The Trust Equation
The Trust Equation
In a world full of lies and fake news, trust is becoming more and more rare. Business leaders like John Spence have identified that it is critical for businesses to work on developing trust in order to succeed (see this video).
David Maister & Charles Green published a book in 2000 called The Trusted Advisor after years of experience working at Harvard and consulting with professional service firms. They developed a model that professional can use to build trust quickly.
The equation components are:
- Credibility - do you know what you are talking about? Do you have enough experience in helping clients like me? Do you have enough education? Licenses? Published books? Articles? Do other people see you as an expert?
- Reliability - will you do what you say you will do? Can I rely on you? Are you dependable?
- Intimacy - Do I feel comfortable enough with you to tell you the whole truth i.e. my fear, concerns, problems, worries. Will I let my guard down?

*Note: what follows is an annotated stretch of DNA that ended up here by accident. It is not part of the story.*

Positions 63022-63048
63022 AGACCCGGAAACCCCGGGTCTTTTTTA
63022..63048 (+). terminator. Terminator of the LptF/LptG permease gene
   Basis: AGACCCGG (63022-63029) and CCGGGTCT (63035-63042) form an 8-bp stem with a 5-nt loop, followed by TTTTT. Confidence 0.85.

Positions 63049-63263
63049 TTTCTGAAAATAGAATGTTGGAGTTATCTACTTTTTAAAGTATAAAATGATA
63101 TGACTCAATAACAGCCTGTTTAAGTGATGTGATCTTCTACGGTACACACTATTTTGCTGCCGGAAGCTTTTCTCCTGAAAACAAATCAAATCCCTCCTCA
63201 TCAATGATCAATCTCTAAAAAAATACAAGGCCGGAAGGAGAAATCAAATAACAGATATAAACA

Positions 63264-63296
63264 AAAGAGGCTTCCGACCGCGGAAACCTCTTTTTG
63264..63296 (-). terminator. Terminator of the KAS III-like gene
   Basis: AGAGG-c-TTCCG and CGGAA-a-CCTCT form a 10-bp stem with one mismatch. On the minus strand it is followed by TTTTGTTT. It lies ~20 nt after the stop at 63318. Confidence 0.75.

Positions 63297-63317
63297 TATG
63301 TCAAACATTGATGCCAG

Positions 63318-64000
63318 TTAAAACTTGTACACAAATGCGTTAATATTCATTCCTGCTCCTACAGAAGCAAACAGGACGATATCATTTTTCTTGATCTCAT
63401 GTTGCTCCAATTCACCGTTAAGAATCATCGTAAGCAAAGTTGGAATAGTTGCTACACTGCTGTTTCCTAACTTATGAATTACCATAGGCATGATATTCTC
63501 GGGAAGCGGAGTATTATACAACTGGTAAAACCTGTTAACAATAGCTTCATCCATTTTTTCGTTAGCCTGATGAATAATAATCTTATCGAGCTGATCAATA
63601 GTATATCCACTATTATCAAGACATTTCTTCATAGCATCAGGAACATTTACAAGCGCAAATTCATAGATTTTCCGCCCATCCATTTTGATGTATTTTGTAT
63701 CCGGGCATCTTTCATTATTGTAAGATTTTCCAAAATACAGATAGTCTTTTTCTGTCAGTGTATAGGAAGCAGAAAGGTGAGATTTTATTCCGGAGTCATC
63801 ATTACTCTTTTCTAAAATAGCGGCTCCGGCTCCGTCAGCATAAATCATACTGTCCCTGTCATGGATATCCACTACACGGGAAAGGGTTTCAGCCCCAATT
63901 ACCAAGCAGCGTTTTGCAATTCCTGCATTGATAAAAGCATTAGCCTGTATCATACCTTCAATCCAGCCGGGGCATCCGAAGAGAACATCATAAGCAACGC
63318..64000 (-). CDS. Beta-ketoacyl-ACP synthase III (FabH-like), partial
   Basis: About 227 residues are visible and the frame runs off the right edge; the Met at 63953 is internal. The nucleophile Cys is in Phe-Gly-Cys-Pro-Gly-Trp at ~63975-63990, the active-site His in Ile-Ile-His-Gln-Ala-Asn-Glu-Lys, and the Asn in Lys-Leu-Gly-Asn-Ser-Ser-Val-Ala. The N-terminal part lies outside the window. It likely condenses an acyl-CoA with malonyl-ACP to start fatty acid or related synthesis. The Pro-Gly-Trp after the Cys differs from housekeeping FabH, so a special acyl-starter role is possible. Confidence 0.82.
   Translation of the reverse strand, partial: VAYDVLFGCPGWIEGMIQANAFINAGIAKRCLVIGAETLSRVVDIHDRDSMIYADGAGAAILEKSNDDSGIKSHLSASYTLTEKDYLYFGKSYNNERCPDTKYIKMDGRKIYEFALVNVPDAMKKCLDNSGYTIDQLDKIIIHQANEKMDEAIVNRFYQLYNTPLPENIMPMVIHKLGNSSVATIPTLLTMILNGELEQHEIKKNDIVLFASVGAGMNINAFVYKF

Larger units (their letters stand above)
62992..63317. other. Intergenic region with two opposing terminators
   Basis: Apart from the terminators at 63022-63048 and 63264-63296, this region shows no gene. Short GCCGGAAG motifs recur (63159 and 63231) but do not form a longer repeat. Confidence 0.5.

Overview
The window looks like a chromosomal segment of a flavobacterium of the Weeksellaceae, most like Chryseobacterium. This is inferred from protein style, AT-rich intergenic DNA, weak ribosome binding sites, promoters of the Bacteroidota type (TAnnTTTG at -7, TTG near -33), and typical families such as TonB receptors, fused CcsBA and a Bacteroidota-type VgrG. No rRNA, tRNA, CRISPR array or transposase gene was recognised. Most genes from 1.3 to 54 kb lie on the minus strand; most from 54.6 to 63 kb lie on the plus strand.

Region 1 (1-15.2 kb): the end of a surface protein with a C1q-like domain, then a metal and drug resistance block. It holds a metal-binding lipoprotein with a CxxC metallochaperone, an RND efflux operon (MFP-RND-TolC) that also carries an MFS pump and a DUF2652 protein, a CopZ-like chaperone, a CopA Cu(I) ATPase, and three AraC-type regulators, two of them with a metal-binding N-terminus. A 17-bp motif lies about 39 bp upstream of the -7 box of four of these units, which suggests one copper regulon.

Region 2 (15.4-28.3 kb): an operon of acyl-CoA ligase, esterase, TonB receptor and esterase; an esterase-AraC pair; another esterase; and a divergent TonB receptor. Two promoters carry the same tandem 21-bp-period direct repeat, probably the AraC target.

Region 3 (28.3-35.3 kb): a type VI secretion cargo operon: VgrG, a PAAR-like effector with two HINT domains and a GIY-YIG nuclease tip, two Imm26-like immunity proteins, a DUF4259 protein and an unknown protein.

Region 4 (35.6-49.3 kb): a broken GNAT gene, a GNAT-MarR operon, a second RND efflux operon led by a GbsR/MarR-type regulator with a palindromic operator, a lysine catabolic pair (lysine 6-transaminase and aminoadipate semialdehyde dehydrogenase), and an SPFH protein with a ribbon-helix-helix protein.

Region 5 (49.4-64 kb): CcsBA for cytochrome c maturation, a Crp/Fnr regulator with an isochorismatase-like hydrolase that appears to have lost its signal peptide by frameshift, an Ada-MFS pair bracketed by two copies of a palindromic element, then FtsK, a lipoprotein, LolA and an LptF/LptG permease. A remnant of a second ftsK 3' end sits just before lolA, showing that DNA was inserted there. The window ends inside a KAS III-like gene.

- Self-orientation - Will you look after my best interest or be selfish?
There are 3 positive numerators which add to trust and only one denominator which reduces trust... so self-orientation is arguably 3 times more important than the other three.
Remember, it doesn't matter what the actual situation is, it only matters what impression your prospect has of these. I could be the most honest, independent, conflict-free advisor in Australia but if a prospect thinks that I'm only it in to make money, then there will be a very low level of trust.
We need to develop a sales system around this 4 inputs - which I'm going to show you how to do. Your aim should be to build credibility, reliability and low self-orientation prior to meeting a prospect and then, when face-to-face, focus on building intimacy and low self-orientation.
The below video includes Charles Green further explaining the trust equation.